From China Daily
It looks like those female army officers goosestepping in hot pink miniskirts at the 60th Anniversary bash were a sign of things to come. As always seems to be the case with gender equality in China, the PLA’s recent step forward (the country’s first female fighter pilots) was just preparation to take two steps back. Witness: women trying to enter the army now must prove that they have “talents.”
According to China Daily:
Female applicants for the army are being asked to showcase their talents in an interview process never before used and exclusively for women.
Aspiring female officers were surprised to learn from Wednesday last week that they are now required to perform a ‘talent’ as part of the country’s current recruitment drive for the People’s Liberation Army (PLA).
The test of artistic ability was included for the first time as part of the standard face-to-face interview by recruiters on behalf of the PLA, which took place following stringent health screenings over recent weeks.
Even better – the talent show takes up a good chunk of the interview. Women now need to introduce themselves in 30 seconds and answer questions for about two-and-a-half minutes before springing into their two-minute show of song and dance (or art… though, as one artist complains after showing of her paintings “It’s only two minutes; some talents cannot be presented in such a short time.”). The interview is scored on a 30-point scale – “expression” is worth 12 points, “impression” is worth ten points and “talent” grabs you a max score of eight.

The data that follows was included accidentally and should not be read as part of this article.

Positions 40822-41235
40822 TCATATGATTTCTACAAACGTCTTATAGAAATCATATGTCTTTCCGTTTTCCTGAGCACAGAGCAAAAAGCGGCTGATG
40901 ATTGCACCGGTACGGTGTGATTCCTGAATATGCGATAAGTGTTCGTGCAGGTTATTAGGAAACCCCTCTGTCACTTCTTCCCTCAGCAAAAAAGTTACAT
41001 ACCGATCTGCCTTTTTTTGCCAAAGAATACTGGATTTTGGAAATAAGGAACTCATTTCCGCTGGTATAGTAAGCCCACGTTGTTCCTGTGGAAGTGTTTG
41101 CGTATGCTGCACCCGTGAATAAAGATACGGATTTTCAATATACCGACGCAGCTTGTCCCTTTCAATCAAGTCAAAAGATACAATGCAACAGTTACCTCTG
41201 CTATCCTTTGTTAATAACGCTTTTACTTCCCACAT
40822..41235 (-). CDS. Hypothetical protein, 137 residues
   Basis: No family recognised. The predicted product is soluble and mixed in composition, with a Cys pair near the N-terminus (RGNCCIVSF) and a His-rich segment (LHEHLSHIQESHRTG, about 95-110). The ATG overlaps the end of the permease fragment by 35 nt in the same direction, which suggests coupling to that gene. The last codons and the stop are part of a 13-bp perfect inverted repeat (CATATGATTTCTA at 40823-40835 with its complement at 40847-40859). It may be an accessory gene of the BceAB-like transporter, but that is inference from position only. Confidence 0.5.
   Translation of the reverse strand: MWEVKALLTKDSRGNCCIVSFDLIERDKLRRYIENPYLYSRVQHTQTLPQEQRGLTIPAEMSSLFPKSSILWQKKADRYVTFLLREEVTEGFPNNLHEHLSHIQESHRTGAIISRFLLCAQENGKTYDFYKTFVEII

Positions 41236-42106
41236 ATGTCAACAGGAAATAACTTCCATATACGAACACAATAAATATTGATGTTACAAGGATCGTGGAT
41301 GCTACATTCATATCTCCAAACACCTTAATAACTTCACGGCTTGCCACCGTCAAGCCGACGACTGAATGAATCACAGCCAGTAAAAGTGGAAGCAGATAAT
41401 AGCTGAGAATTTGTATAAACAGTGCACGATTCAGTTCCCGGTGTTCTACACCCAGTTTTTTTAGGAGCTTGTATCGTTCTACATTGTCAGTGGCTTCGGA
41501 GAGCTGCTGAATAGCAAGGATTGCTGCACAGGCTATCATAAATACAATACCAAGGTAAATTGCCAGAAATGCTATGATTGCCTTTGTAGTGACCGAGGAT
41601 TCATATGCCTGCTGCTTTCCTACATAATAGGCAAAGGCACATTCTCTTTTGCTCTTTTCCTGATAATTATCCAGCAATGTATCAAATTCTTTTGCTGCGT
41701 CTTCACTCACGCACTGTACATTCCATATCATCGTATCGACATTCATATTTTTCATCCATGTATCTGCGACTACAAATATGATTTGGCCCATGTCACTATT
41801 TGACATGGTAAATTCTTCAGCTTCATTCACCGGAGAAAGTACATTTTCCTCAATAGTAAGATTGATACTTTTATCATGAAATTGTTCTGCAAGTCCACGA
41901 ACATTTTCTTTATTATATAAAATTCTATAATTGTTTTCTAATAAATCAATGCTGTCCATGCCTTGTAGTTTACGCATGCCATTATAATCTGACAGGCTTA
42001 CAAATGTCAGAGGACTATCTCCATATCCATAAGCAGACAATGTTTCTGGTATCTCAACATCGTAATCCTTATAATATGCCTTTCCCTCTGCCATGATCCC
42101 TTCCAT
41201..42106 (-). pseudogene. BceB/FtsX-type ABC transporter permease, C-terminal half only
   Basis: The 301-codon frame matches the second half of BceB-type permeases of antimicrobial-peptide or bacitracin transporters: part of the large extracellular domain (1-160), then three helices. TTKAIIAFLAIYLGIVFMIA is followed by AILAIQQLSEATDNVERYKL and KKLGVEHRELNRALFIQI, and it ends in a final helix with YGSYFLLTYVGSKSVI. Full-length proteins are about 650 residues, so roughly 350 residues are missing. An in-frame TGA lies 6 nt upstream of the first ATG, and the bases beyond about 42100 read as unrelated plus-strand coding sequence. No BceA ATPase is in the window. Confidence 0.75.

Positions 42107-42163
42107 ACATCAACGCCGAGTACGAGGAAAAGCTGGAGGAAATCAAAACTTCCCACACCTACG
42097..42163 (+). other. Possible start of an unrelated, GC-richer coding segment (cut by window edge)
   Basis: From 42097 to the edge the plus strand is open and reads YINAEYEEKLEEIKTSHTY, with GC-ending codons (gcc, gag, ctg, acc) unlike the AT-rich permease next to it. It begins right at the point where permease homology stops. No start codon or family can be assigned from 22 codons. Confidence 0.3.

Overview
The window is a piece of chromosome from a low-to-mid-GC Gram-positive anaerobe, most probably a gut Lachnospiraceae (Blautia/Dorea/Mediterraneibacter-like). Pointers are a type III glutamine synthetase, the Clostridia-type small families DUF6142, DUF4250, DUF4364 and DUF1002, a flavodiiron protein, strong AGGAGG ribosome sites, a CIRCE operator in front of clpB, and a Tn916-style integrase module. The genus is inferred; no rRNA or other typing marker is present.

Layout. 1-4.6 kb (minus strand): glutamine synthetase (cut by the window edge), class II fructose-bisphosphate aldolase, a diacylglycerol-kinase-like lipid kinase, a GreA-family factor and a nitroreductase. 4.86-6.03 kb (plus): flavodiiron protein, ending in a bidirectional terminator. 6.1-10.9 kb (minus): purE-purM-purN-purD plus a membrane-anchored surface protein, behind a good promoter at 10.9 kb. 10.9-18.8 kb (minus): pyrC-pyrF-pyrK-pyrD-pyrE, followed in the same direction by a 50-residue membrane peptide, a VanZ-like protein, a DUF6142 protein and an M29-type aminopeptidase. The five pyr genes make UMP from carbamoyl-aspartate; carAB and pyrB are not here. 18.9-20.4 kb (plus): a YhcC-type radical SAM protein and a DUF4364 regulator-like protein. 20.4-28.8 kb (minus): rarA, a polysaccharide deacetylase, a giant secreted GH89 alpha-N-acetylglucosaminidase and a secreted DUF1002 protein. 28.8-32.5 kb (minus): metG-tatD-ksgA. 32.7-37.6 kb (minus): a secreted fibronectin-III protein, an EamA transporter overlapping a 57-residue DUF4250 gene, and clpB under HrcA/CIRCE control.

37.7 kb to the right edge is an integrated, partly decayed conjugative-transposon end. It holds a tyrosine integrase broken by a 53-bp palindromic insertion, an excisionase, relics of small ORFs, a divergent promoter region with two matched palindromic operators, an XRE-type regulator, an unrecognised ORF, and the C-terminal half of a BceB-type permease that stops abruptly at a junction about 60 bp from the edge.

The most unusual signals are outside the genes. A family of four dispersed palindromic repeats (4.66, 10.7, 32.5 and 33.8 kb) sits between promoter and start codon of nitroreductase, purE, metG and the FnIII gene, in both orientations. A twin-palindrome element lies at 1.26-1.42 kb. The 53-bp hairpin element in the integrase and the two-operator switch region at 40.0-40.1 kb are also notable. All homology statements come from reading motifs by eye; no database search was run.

What do Glee club antics have to do with being in the army? No one can really give a straight answer, especially since male applicants don’t have to go through the same process. The closest anyone does get is a vice battalion commander – female vice battalion commander who probably didn’t have to exhibit her “talents,” considering the how recently this new rule went into effect – “Female soldiers are a special element of the army – we want to find those candidates who are great in every field.”
Well. We wonder if that need for a “special element” has anything to do with how well honey traps have been doing in the field.